handshakePaul Graham’s post this morning putting rules and parameters around something as inherently informal as a “handshake deal” may not be as philosophical or as inspiring as some of his other posts. But it’s probably one of the most important things he’s written — along with the name checks at the bottom citing powerful VCs like Marc Andreessen and Fred Wilson who helped vet the post. These read as votes of support on what’s essentially a new policy for early stage investing in Silicon Valley.

It may be hard to understand why this is so important if you’ve never raised money before. It may also be hard to understand if you’ve only raised money in Silicon Valley. In my experience both raising money and spending some 15 years talking to entrepreneurs who felt well treated or burned by VCs, many Valley-based VCs — for all of their faults — will never go back on a verbal or handshake deal.

This isn’t because they are saints. It’s because the potential risk to their business is too high. Entrepreneurs talk to one another and entrepreneurs talk to other VCs. That’s ammo you don’t want to give a potential competitor on a deal, and just generally bad mojo. A lot of these stories never show up on blogs, but people in the ecosystem hear about it.

The fear is that you never know what deals you lost because of that burned entrepreneur. It may never make a difference in your returns. It may only dissuade entrepreneurs whose deals weren’t that great to begin with. But this is a home run business where outcomes for entire funds can be greatly skewed based on getting or not getting a single deal. It’s common knowledge that Sean Parker’s experience with Sequoia Capital when he was at Plaxo greatly influenced where Facebook went for money, for instance. How many other deals have gone bad will partners never know about?

Everyone has cash. The real currency in this world is karma. When you take an investor’s money — you are stuck with them. It’s extraordinary scary, particularly for a first time entrepreneur. Everyone says the right things at the beginning. You are hungry for any signal that you are making the right or wrong move. If they treated someone you know this way when they were in the courting stage, what is going to happen when the shit really hits the fan? This is why good deals tend to clump around top firms. They seem like known quantities. And in many cases, they became top firms by not burning entrepreneurs.

And let’s be clear — even for a hot company the results of a VC going back on a verbal agreement can be disastrous. Call them lemmings all you like, there’s a powerful psychology to investing, much like selling a house. The more offers there are, the more you want it. If someone is committed for a certain amount, and an entrepreneur tells other investors that, any going back on that commitment for any reason can be construed as a negative signal. Deals can fall apart. Particularly at the early stages, this is all about promise. “What does this person know that I don’t?” is always going to be a nagging thought when taking a risk on such unknowns.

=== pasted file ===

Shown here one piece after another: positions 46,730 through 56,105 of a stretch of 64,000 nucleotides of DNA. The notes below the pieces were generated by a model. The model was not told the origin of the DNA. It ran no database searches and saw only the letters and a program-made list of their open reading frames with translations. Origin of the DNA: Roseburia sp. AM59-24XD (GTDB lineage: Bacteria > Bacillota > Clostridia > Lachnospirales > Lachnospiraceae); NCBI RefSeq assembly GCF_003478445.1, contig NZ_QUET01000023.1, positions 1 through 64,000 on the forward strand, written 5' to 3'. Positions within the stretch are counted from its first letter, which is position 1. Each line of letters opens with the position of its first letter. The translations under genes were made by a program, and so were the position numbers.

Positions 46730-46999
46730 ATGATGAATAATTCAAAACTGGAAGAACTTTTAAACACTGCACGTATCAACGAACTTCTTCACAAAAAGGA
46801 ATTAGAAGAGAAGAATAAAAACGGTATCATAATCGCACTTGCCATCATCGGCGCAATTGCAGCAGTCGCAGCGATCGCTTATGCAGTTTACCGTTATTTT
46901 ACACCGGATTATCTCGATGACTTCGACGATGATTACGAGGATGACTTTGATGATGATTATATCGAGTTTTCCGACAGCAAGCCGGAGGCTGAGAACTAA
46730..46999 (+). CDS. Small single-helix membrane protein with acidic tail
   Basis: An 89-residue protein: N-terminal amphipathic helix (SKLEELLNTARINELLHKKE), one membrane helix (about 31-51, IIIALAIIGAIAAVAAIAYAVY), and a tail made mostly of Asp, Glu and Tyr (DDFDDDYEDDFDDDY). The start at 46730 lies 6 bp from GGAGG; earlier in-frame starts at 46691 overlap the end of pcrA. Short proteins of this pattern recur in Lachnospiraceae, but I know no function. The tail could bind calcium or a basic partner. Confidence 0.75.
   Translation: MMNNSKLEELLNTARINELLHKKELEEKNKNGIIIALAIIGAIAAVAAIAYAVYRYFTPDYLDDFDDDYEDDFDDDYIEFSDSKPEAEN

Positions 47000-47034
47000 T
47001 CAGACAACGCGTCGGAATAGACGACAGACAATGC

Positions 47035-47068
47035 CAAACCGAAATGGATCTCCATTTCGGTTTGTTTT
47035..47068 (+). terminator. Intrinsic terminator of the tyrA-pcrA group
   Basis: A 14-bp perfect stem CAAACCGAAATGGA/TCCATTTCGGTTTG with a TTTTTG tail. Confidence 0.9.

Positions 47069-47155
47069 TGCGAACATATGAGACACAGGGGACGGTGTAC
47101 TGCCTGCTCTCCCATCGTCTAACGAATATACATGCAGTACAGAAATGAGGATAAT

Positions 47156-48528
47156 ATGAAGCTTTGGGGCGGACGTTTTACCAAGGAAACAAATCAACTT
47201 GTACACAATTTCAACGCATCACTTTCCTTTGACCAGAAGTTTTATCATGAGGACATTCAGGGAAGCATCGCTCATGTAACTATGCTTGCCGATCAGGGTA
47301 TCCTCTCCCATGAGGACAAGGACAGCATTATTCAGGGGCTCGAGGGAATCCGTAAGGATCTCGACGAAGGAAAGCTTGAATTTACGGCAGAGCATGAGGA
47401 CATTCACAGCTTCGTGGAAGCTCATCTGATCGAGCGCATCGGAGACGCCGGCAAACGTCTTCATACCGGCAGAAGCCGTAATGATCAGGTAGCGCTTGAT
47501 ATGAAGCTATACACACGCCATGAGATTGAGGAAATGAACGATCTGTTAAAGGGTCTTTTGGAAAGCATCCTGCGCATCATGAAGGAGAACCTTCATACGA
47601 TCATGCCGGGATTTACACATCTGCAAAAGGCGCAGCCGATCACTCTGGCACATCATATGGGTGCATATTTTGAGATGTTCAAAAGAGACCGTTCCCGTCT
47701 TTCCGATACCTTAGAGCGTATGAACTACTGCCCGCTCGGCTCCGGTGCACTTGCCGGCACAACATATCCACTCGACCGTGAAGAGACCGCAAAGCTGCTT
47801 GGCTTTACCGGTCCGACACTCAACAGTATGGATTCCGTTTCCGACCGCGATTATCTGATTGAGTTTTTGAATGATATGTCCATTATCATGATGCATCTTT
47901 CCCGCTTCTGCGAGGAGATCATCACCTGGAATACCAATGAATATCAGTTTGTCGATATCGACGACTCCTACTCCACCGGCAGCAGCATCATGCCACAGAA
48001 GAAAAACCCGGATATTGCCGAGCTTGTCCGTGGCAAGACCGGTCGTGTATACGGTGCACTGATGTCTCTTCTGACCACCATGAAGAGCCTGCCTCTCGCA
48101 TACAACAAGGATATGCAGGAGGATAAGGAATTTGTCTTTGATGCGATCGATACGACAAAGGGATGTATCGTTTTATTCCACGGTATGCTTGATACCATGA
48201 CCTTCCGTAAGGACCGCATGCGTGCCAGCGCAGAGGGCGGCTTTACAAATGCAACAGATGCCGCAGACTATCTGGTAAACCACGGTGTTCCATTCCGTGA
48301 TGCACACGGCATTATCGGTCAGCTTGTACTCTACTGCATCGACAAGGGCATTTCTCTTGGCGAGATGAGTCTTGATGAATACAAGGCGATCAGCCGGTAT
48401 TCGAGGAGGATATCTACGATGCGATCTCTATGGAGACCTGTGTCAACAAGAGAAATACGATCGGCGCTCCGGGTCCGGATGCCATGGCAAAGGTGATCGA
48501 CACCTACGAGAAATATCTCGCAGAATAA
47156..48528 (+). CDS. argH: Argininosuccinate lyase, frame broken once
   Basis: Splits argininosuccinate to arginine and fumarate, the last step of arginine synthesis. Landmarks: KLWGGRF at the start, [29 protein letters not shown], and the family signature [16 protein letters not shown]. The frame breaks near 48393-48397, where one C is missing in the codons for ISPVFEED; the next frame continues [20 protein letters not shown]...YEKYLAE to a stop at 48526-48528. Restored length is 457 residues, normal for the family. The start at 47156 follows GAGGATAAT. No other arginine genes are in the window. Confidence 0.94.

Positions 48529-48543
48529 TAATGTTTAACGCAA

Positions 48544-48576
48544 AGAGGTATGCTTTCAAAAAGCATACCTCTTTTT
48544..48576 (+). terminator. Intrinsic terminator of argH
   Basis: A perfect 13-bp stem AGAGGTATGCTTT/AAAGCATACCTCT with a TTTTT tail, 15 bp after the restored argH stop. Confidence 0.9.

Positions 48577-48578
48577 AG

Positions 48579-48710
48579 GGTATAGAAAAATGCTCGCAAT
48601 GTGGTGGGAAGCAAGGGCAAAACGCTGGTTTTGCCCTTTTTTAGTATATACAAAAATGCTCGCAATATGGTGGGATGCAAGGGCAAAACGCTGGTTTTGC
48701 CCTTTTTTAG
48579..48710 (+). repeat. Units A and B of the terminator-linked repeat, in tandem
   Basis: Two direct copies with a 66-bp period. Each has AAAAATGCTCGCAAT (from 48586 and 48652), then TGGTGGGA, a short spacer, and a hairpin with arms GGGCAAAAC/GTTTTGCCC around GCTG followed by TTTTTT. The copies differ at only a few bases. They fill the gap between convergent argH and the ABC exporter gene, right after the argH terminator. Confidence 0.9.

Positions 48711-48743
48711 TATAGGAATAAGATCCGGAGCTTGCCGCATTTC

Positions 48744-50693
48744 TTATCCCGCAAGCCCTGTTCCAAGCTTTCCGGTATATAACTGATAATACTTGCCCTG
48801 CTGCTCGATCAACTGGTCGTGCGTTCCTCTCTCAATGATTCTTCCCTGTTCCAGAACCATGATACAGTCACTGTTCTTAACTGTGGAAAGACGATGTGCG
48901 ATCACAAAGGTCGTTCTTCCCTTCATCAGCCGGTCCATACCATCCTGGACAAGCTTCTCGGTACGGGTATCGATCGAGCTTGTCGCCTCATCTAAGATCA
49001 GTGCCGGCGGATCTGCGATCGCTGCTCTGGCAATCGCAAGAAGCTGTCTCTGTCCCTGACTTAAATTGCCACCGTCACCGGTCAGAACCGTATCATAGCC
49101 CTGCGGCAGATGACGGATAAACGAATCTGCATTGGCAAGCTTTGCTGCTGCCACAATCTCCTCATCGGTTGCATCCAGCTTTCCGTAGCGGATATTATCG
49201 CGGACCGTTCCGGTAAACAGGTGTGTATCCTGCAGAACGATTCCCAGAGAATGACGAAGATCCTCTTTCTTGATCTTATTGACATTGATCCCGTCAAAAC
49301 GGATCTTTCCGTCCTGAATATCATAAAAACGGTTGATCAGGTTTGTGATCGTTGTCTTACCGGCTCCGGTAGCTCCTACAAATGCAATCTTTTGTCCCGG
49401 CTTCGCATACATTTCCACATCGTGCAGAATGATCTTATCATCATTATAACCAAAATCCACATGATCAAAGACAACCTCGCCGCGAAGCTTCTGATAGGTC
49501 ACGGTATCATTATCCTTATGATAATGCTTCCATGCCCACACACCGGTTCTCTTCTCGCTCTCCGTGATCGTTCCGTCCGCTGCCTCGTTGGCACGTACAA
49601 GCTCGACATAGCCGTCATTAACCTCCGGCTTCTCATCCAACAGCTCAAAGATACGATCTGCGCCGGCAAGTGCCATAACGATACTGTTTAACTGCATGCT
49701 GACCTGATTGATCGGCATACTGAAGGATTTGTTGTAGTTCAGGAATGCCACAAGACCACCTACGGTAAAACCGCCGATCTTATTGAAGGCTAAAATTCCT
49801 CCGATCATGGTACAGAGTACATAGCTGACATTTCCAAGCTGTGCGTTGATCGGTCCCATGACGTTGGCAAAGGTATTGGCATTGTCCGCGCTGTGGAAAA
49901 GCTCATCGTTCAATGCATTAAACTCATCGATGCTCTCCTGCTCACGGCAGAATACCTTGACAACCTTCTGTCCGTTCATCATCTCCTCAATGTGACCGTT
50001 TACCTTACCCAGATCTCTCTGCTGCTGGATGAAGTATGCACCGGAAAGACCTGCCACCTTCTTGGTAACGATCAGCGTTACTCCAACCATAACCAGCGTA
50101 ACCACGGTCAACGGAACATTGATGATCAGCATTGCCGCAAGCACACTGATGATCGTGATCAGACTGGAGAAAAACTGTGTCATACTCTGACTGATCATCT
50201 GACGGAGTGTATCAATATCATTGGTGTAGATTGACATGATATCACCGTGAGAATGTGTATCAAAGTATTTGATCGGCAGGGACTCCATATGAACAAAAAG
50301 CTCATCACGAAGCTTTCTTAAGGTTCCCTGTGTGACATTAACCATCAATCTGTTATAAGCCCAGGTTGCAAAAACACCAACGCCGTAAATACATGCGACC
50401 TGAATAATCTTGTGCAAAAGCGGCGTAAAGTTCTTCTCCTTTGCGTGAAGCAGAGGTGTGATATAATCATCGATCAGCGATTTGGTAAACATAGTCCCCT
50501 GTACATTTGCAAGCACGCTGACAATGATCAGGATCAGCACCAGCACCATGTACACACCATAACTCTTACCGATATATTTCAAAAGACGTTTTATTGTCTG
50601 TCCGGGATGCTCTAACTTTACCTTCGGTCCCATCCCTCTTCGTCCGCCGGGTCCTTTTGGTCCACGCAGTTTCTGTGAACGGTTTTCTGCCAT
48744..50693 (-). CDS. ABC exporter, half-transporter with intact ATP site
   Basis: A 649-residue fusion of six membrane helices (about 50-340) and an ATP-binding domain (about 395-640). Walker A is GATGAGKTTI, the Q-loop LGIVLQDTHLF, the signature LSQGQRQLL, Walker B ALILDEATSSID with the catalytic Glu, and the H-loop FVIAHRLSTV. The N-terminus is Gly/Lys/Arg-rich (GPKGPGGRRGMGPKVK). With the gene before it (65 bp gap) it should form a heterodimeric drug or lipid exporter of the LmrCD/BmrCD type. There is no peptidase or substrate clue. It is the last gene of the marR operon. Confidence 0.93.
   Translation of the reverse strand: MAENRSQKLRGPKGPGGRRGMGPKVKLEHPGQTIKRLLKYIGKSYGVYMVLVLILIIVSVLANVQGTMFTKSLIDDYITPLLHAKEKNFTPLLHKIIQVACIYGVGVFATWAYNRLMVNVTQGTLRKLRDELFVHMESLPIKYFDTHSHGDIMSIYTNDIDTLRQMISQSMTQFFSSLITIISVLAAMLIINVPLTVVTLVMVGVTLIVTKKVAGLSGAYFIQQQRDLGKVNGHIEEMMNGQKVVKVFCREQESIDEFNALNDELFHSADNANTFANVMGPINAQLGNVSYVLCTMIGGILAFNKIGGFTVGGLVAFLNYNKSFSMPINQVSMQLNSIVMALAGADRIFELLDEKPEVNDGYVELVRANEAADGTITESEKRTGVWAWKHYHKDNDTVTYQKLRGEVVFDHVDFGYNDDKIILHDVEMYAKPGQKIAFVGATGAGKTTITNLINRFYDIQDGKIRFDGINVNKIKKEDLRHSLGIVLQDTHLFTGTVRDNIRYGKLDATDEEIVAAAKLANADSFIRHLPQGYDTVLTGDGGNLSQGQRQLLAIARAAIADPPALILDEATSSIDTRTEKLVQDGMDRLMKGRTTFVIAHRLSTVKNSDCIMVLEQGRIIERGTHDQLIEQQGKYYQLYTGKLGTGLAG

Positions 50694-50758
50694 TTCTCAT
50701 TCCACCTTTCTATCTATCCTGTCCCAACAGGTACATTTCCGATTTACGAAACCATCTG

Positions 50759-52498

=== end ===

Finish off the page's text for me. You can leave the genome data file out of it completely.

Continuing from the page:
The best VCs are masters of the risk/reward equation. In these cases, if you made a commitment, the risk to the startup and your reputation is just too great in breaking it without an incredibly valid reason that would warrant the inevitable negative signal to the market. The social pressure is so great and the world is so small that it’s not worth the risk even if a VC sours on a company that he committed $50,000 to.

The great thing about Graham’s rules for handshakes is it takes out the ambiguity and the he-said/she-said. This is just as good for VCs, as frequently a young entrepreneur could misconstrue a conversation. I have no doubt that frequently VCs are unfairly tarred when an entrepreneur just can’t close a deal. And that’s no good either. According to the rules, there are no ranges. It has to be a specific agreement that the two are shaking hands on, with no caveats of “if you find a lead” or “if you raise X amount.”

If it were my company, I’d pull out my phone at a demo day and say, “Hey, I’m just gonna clarify what we just said in an email to you real quick so we’re all on the same page. I’m having a lot of conversations today, and I just want to make sure there’s no crossed wires. Is that cool?” Writing is always unimpeachable, and if someone is really making you a solid offer, they will welcome the paper trail too.

The Valley will embrace Graham’s suggestions, because it helps all the players clear up something that we live by anyway. But I’d encourage the major VCs and gatekeepers in other up and coming ecosystems to publicly endorse these rules, and apply the same social pressure on enforcing good behavior. Sadly, when I do hear of cases of this kind, typically it’s coming from places where there are more entrepreneurs than sources of cash, and there’s just not the same social pressure for people to keep to their word.

[Image courtesy Fred Seibert]